Polycystic Kidney Disease Clinical Presentation

Updated: Dec 16, 2021
  • Author: Roser Torra, MD, PhD; Chief Editor: Vecihi Batuman, MD, FASN  more...
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Pain—in the abdomen, flank, or back—is the most common initial complaint, and it is almost universally present in patients with autosomal dominant polycystic kidney disease (ADPKD). The pain can be caused by any of the following:

  • Enlargement of one or more cysts
  • Bleeding, which may be confined inside the cyst, or lead to gross hematuria with passage of clots or a perinephric hematoma
  • Urinary tract infection (eg, acute pyelonephritis, infected cysts, perinephric abscess)
  • Nephrolithiasis and renal colic
  • Rarely, a coincidental hypernephroma

In addition, patients with ADPKD may have abdominal pain related to definitively or presumably associated conditions. Dull aching and an uncomfortable sensation of heaviness may result from a large polycystic liver. Rarely, hepatic cysts may become infected, especially after kidney transplantation.

Abdominal pain can also result from diverticulitis, which has been reported to occur in 80% of patients with ADPKD maintained on dialysis, probably from altered connective tissue. However, this rate has not been demonstrated to be higher than the rate among other patients on dialysis.

Patients with ADPKD may be at a higher risk of developing thoracic aortic aneurysms. Abdominal aortic aneurysms are not increased among these patients.

Pain may also develop for reasons completely unrelated to the underlying disease; thus, abdominal pain in patients with ADPKD may be a diagnostic challenge.

In addition to pain, other physical symptoms that patients with early-stage ADPKD may report include fatigue, breathlessness, weakness, and malaise. [32]


Hematuria frequently is the presenting manifestation and usually is self-limited, lasting 1 week or less. Polycystic kidneys are unusually susceptible to traumatic injury, with hemorrhage occurring in approximately 60% of individuals. Mild trauma can lead to intrarenal hemorrhage or bleeding into the retroperitoneal space accompanied by intense pain that often requires narcotics for relief.


Physical Examination

Hypertension is one of the most common early manifestations of ADPKD. [4, 5] Even when kidney function is normal, hypertension has been found in 50-75% of patients.

The clinical course of hypertension in ADPKD is very unlike that of hypertension in chronic glomerulonephritis or tubulointerstitial nephropathies. In ADPKD, the hypertension is usually more severe early in the course of the disease and becomes less problematic as the kidney insufficiency progresses. A rise in diastolic blood pressure is the rule in ADPKD.

Palpable, bilateral flank masses occur in patients with advanced ADPKD. Nodular hepatomegaly occurs in those with severe polycystic liver disease.

Symptoms related to kidney failure (eg, pallor, uremic fetor, dry skin, edema) are rare upon presentation.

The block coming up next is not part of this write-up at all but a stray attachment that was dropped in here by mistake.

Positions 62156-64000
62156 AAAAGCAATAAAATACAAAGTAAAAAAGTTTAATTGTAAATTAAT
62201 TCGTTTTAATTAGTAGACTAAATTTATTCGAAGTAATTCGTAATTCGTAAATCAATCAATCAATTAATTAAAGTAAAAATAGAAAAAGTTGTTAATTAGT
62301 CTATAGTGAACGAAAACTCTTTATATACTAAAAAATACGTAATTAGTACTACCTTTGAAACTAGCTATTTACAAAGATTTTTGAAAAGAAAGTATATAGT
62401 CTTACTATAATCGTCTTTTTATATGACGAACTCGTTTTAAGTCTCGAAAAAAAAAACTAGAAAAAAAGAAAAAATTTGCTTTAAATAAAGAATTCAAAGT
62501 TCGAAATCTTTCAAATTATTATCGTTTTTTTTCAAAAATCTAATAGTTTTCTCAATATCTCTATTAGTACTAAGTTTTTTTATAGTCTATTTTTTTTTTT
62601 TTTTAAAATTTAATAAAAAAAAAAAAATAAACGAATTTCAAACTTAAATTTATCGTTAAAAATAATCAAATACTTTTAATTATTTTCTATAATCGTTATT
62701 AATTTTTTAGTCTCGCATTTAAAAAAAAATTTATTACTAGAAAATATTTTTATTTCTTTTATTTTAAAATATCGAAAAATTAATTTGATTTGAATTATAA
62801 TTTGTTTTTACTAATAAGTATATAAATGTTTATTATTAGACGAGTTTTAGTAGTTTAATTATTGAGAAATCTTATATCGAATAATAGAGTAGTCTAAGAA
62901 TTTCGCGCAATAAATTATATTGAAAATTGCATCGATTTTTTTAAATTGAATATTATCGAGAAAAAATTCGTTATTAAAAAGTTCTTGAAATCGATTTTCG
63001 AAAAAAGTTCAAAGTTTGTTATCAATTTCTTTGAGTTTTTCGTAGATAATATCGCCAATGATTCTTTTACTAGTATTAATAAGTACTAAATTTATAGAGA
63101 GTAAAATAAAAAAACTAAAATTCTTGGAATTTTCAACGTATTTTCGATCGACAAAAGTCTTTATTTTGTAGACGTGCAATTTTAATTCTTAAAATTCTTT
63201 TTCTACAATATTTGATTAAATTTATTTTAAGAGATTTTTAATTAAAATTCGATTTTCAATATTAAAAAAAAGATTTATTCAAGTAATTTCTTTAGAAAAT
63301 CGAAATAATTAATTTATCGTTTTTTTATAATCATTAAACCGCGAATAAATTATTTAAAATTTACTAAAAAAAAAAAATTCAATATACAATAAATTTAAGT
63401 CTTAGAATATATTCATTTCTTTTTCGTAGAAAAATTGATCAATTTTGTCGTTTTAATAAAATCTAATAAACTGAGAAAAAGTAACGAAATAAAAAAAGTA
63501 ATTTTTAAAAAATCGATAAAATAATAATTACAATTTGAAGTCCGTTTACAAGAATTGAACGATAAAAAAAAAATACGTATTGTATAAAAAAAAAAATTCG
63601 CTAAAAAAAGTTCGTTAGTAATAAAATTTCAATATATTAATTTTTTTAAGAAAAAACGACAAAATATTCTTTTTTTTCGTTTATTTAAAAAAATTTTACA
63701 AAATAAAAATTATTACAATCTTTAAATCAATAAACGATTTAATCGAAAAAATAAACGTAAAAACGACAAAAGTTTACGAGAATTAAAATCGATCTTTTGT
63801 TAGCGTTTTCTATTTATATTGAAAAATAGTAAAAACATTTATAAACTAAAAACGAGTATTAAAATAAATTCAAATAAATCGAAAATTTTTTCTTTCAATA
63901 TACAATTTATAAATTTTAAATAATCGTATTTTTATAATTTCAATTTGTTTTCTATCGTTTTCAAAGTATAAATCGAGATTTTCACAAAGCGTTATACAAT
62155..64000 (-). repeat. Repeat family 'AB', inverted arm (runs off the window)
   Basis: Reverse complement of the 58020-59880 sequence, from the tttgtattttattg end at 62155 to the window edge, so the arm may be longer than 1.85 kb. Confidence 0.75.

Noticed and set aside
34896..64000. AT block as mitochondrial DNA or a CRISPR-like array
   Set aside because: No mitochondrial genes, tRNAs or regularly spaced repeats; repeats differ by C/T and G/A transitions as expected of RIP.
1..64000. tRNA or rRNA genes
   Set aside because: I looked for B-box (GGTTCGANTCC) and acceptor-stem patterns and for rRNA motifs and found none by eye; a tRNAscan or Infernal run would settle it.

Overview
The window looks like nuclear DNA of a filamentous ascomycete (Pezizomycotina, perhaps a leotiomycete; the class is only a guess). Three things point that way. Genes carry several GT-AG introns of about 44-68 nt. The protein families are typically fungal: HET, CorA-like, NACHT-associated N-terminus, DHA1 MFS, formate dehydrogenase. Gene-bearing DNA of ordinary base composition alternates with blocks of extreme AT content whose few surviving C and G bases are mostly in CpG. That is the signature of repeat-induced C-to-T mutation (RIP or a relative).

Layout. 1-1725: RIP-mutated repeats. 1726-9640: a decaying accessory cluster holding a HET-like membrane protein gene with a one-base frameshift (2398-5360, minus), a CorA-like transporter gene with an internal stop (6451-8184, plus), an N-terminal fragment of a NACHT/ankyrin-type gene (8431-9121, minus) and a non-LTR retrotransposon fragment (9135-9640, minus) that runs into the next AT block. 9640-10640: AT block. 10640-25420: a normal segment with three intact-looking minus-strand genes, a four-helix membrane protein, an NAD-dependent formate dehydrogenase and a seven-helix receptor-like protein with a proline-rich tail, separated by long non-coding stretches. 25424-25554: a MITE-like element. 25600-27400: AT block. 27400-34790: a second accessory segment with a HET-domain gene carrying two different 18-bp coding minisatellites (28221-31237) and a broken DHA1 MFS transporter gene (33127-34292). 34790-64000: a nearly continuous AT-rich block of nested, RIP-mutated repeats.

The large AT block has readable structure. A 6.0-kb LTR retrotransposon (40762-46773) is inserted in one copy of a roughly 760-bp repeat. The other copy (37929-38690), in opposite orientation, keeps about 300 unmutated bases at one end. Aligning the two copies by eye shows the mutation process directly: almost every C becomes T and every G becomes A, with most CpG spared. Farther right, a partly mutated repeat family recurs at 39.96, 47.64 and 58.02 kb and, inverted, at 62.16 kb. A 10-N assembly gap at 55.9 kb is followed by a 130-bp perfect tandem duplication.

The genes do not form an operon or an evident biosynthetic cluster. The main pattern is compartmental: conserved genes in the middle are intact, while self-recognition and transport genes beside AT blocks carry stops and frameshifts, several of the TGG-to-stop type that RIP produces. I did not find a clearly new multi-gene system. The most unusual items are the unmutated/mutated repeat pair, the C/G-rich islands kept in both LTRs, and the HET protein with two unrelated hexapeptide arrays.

End-stage renal disease (ESRD) is the most frequent complication of ADPKD. The prevalence of hypertension increases with age, with a rate of approximately 85% in patients entering ESRD.

Polycystic liver disease

The presence of cysts in the liver, pancreas, and spleen is a well-known feature of polycystic liver disease, which is a frequent extrarenal manifestation of ADPKD. [11] Pain and infection are the only symptoms that occur from the presence of hepatic cysts. Most frequently, cysts are asymptomatic.

Polycystic liver disease belongs to a family of liver diseases characterized by an overgrowth of biliary epithelium and supportive connective tissue. It is characterized by multiple cysts that may be microscopic or can occupy most of the abdominal cavity. Liver size may range from normal to enlarged.

Women are more likely to have more and larger hepatic cysts than men; this correlates with estrogen exposure and increases with gravidity in women. Liver size in massive polycystic liver disease tends to stabilize after menopause. Hepatic cysts occur in almost 50% of affected patients. Cysts occur in approximately 20% of patients during the third decade of life and in 75% during the seventh decade of life. They are rare in children, and the frequency increases with age. Pancreatic cysts occur at a rate of 9% in patients older than 20 years.

Bilateral nephrectomy in patients with massively enlarged livers may cause portal hypertension. This typically manifests as severe ascites or esophageal varices. The enlarged liver may also cause malnutrition, and in such cases, patients may need a partial resection of the liver or hepatic transplantation.

Cerebral aneurysms

Cerebral aneurysms are among the most serious complications of ADPKD; they occur in 4-10% of patients with ADPKD. Rahman et al reported a mortality rate of approximately 7% from cerebrovascular events in patients with ADPKD. [28]

Rupture usually occurs in patients younger than 50 years who have uncontrolled hypertension; however, a stroke from hypertension and intracerebral hemorrhage is more common. There is no relationship between the risk of rupture and the severity of kidney disease.


Nephrolithiasis occurs in 20-30% of patients with ADPKD. Consider this condition in patients with acute pain and hematuria. In contrast to kidney stones in the general population, which most often consist of calcium oxalate, uric acid stones form in as many as 50% of patients with ADPKD. Metabolic abnormalities (eg, decreased urinary citrate) contribute to uric acid stone formation.

Establishing a diagnosis by ultrasonogram is often difficult because of the presence of large cysts. An intravenous pyelogram or a CT scan is the preferred imaging modality.